Spousal maintenance (sometimes called spousal support), is ongoing financial support provided by one party to another when a relationship ends. This includes marriages, civil unions and de facto relationships of three or more years. Spousal maintenance is different to child support payments and may be paid in addition to child support.
It is normally in the form of direct periodic payments but in some cases could include bills resulting from occupation of the family home by the non-paying spouse.
The intention is to provide support to a party who cannot meet their own reasonable needs due to the existence of any one of four circumstances.
Spousal maintenance can only be claimed in those certain circumstances (see below) and is generally considered to be a temporary arrangement. After a reasonable amount of time it is thought that both parties should be responsible for maintaining themselves financially without any reliance on their ex-partner.
Parties may come to their own arrangements and record these in written form in a ‘voluntary agreement’. One voluntary agreement might make provision for both child support and spousal maintenance. Once an agreement is entered into, it is legally enforceable; a voluntary agreement does not prevent you applying to the Court for spousal maintenance.
Liability where a marriage or civil union has been dissolved or de facto relationship has ended:
Section 64 of the Family Proceedings Act provides that after a marriage or civil union is dissolved or a de facto relationship has ended, spousal maintenance may be payable based on any of the following four grounds:
- The ability of each party to become self supporting
- Likely earning capacity of each party
- Consideration of the effects of the division of functions within the relationship
- The responsibilities of either party after the relationship has ended, for the daily care of dependent children
- The standard of living when the parties lived together
- The undertaking by one spouse, of a period of education to improve their earning capacity or to reduce their need for maintenance payments
- This may be due to the division of functions within the relationship or due to arrangements surrounding the care of children
- Because the party previously maintained, or contributed to the maintenance of the other during a period of education or training.
One of the above circumstances needs to be the primary reason why a party is unable to meet their own needs.
Liability before a marriage or civil union is dissolved
There can be liability for spousal maintenance before a marriage or civil union is dissolved where one party can show that there is a reasonable need for it based on one of six grounds:
- Any of the four grounds outlined above
- He/she has a physical or mental disability
- If he/she is unable to obtain work that is reasonable for he/she to do and is adequate to maintain him/her.
Parents who are not married or in a civil union
Where parents are not married or in a civil union, one natural parent has the right to apply for spousal maintenance from the other natural parent. The applicant must either have day-to-day care (custody) of the child, or have had custody at some time in the past and the natural father must be someone who could be liable to pay child support.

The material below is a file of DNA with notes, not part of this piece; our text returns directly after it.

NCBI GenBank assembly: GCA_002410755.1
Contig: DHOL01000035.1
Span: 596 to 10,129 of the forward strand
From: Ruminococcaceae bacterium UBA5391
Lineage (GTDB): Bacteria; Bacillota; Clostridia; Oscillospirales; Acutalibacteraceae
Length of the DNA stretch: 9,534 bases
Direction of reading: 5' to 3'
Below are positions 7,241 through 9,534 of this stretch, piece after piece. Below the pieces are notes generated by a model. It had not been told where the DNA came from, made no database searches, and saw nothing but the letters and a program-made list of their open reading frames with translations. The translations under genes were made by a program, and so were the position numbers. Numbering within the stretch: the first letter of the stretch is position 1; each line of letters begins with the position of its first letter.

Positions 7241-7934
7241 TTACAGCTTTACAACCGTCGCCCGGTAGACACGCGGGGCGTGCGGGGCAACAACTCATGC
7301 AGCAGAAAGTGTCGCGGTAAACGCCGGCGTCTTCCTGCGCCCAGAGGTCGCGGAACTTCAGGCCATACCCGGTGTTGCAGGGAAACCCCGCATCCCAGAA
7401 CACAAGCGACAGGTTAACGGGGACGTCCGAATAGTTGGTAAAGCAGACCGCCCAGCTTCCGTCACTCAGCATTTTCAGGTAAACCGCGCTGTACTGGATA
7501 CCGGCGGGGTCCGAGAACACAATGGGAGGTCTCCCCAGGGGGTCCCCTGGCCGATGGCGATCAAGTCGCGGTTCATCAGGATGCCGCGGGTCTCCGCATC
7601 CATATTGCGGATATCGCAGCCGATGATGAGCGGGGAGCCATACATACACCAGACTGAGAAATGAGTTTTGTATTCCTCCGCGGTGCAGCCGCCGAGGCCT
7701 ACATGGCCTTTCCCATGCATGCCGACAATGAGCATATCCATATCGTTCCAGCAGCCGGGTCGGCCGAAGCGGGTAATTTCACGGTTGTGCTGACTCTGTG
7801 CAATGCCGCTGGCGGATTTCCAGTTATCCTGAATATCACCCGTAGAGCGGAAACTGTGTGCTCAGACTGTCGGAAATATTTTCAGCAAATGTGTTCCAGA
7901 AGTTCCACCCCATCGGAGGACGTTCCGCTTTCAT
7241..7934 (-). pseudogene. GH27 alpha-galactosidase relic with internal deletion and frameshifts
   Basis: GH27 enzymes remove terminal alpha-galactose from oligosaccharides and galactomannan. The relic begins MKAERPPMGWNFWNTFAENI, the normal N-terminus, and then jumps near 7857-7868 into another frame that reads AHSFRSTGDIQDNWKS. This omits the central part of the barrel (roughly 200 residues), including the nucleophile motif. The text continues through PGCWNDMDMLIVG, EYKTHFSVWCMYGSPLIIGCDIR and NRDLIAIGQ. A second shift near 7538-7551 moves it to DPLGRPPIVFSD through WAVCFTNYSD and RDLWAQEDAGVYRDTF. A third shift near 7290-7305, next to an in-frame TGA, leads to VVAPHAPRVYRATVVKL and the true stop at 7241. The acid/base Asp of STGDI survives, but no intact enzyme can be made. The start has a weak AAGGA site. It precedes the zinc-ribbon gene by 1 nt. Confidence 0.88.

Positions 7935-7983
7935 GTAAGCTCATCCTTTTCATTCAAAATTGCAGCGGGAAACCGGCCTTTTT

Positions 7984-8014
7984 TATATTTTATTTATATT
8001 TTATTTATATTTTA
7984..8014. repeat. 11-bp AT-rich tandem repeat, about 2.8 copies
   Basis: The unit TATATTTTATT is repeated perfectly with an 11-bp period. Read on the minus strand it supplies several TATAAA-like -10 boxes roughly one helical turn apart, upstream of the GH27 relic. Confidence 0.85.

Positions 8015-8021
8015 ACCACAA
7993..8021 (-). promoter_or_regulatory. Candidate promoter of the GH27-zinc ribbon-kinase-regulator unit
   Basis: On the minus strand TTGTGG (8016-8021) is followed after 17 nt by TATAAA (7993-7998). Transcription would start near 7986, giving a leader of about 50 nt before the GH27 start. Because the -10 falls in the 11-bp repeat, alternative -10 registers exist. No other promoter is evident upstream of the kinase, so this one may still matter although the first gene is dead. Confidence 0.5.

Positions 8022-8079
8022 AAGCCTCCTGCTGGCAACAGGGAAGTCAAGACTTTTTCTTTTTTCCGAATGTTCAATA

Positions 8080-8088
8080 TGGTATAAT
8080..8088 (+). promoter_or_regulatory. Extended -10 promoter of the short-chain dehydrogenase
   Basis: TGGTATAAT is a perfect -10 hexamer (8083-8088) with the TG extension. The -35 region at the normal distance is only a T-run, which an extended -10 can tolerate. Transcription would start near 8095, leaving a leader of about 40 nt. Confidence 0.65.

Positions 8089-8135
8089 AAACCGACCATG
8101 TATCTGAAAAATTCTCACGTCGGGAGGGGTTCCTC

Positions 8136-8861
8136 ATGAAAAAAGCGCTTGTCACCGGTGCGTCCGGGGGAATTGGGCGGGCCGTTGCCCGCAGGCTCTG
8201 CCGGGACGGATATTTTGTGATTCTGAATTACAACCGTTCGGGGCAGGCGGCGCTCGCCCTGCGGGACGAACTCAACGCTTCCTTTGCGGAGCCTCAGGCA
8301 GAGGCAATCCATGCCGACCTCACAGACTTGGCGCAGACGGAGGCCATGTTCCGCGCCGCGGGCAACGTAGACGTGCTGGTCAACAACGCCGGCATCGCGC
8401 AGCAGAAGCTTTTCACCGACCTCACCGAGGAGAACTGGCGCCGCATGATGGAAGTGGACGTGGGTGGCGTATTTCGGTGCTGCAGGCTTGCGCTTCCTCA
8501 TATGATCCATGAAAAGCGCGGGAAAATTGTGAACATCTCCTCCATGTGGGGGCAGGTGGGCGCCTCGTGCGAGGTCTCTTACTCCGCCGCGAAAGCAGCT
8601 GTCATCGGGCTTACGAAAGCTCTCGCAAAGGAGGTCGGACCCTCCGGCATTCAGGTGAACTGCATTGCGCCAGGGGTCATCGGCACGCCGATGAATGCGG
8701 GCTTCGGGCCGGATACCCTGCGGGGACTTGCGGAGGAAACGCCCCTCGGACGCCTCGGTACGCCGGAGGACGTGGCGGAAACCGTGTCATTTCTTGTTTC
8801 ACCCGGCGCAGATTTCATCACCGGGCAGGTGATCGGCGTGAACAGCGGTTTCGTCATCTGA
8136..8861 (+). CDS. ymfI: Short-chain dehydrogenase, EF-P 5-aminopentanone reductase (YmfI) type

In deciding her to grant a maintenance order, the court will look firstly at whether to do so would be in the child’s best interests to do so and will also look closely at the resources and needs of each parent.
Relevant factors in deciding the amount payable:
- The needs of the parties
- The means of the parties (earning capacity)
- The responsibilities of the parties (i.e. for support of another person)
A person can apply for spousal maintenance by way of an application to the Family Court. Parties may also come to an agreement via negotiation between their lawyers.
Spousal maintenance is generally a temporary arrangement aimed at helping out one party as they work on becoming financially independent. After a reasonable amount of time it is thought that both parties should be responsible for maintaining themselves financially without any reliance on their ex-partner.
Occasionally spousal support will continue to be payable past this point, but only in special circumstances where the Court considers it just.
Lawyer’s fees will vary considerably; at Jeremy Sutton Barristers we will happily set a fixed fee for the services we provide for your case going forward in our initial consultation with you. You also have the option of an hourly rate charge.
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Please call us to arrange an appointment. In our first meeting with you, we will explain the law, your options and the outcome you can reasonably expect. We will also advise a fixed fee for your case and the likely time it will take to settle.
You can contact us by phone on (09) 309 4647.
Jeremy Sutton Barristers would like to acknowledge the assistance of the NZ MoJ and LexisNexis NZ in compiling the material on this website. For more information visit:http://www.justice.govt.nz/family/.
“The information posted on this website is prepared for a general audience, without investigation into the facts of any particular case. This information is no substitute for legal advice and does not create a lawyer-client relationship; you are advised to consult with a lawyer on any legal issue.”